since The Blair Witch Project, studios have been trying to figure out the best way to integrate the internet with the campaigns for their movies. With Flushed Away, Dreamworks seems to think they’ve hit on the solution.

Today I zipped uptown to the HBO Screening Room to see an early presentation of Flushed Away, the new CGI film from Aardman and Dreamworks. I’m going to tell you the truth – they showed too much. Not because it was bad, but because what we saw was quite good. When it dawned on me that they were showing us essentially the first two acts, I got bummed because I don’t want to be spoiled when I go see the real thing in Novmber.

Like I said, what we saw was quite good and often very funny (although there’s a group of frog ninjas in it, and the film uses them as an opportunity to make way too many obvious French jokes), and the CGI looked remarkably like the usual Aardman claymation style. Co-director Sam Fell was there, and he explained to us that they went CGI because they wanted to go big, including building a massive rat metropolis in the sewers of London, which would have just been prohibitive in stop motion animation.

The story has pampered, rich pet mouse Roddy left alone by his owners while they go on vacation. The first night he hears a weird sound – a rat explodes up into the house through the pipe in the sink. He flushes Roddy down the toilet and takes over the house. In the sewer Roddy meets a pretty young rat girl and they get mixed up in some James Bond-ian adventures, trying to thwart the plans of The Toad and his minions. The voice cast includes Hugh Jackman, Kate Winslet, Bill Nighy, Jean Reno, Andy Serkis, and Sir Ian McKellan.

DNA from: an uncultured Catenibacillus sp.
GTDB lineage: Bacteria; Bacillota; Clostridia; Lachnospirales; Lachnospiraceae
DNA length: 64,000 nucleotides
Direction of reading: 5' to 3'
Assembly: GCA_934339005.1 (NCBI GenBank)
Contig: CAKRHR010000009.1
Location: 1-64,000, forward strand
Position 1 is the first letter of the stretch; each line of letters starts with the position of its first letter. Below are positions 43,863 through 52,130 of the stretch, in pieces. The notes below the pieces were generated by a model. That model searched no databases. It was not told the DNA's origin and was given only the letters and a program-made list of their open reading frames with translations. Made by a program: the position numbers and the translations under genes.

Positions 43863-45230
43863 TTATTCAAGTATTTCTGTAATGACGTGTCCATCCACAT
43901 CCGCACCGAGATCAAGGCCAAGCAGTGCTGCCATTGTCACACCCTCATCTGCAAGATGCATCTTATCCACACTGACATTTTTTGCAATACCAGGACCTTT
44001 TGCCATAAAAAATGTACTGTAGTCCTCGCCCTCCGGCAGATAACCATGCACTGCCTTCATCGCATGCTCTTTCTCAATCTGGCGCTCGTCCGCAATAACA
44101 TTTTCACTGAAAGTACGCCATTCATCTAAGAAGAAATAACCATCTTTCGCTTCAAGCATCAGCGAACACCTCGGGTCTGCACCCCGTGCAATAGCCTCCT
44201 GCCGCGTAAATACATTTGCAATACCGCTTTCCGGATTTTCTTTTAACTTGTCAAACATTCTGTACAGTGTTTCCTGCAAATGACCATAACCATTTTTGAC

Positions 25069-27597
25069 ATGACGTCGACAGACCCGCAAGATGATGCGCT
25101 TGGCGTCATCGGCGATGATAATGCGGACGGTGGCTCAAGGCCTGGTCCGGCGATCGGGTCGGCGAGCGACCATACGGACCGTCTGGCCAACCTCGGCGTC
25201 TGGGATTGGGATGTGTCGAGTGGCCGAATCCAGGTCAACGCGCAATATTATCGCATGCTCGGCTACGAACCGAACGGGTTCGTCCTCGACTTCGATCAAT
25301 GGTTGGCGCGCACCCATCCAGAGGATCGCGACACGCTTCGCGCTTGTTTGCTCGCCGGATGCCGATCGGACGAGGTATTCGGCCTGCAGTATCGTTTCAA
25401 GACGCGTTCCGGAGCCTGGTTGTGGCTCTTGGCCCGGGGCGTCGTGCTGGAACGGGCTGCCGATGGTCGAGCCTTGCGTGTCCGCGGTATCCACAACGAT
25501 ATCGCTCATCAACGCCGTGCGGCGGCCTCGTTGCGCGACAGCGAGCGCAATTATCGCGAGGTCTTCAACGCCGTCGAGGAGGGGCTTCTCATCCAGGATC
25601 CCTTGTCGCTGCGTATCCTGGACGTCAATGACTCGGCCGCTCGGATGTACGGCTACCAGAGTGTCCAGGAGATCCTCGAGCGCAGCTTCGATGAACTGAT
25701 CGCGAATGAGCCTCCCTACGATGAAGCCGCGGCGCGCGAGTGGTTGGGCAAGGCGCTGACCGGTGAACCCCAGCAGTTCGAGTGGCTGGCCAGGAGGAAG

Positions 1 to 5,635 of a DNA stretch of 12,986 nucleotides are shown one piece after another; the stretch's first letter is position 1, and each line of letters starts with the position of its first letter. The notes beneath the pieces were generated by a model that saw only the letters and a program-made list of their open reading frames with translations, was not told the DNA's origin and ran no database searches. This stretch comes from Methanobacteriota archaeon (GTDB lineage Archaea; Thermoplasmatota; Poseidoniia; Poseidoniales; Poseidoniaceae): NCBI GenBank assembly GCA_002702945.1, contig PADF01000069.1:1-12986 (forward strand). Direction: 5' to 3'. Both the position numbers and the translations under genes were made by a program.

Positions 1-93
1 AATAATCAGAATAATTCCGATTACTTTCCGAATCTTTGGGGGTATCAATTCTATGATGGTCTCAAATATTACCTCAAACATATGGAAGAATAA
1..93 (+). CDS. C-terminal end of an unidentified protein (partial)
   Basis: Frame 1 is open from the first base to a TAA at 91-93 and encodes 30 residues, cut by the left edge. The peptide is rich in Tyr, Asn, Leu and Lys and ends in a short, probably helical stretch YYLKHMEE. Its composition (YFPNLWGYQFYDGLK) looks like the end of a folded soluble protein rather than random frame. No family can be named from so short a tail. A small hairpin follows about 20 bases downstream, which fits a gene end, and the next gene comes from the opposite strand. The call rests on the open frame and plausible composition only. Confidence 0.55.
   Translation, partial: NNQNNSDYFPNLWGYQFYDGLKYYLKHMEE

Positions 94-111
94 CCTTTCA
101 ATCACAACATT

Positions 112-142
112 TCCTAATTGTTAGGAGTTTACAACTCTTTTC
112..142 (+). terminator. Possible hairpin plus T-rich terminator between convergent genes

After the presentation of the clips, Dreamworks Animation honcho Jeffrey Katzenberg introduced Mark Burnett, best known for creating Survivor. He presented the interactive marketing tool that they hope will draw people into theaters – the Flushed Away Underground Adventure. I have to admit that it didn’t seem too groundbreaking to me. The game will go live in October (you’ll find it here) and you can play through a series of 24 challenges – every day a new challenge becomes available while the old ones stay playable. The challenges range from arcade style action to word puzzles to mazes, and they’ll be customizable difficulties – your 7 year will be able to play and not be frustrated and you’ll be able to play and not be bored.

Completing a challenge gives you a “digital prize” – screensavers and AIM icons, the usual junk – and allows you to move forward to the final round. The last round will feature a puzzle that can only be solved after you see the movie (although it was stressed that the info needed to solve the puzzle can also be found in Flushed Away trailers and on the Flushed Away site). When you defeat that challenge you’ll be entered in a sweepstakes for a trip to London for a “Flushed Away Experience,” which sounds suspiciously like going to the sewer.

The big selling point on this game is that Burnett’s people worked with Aardman from the start, so the game will feature the real talent and will have new character animation. It won’t just be some 64-bit mouse in the game, you’ll be seeing the real Roddy. You’ll also be able to explore the city the rodents have built in the sewer in real time 3D.

Maybe I’m just not the target audience, but the game didn’t grab me. What did grab me was the snippets of film we were shown. I’m not generally a huge fan of animation, but I think that this is a movie really worth getting excited about.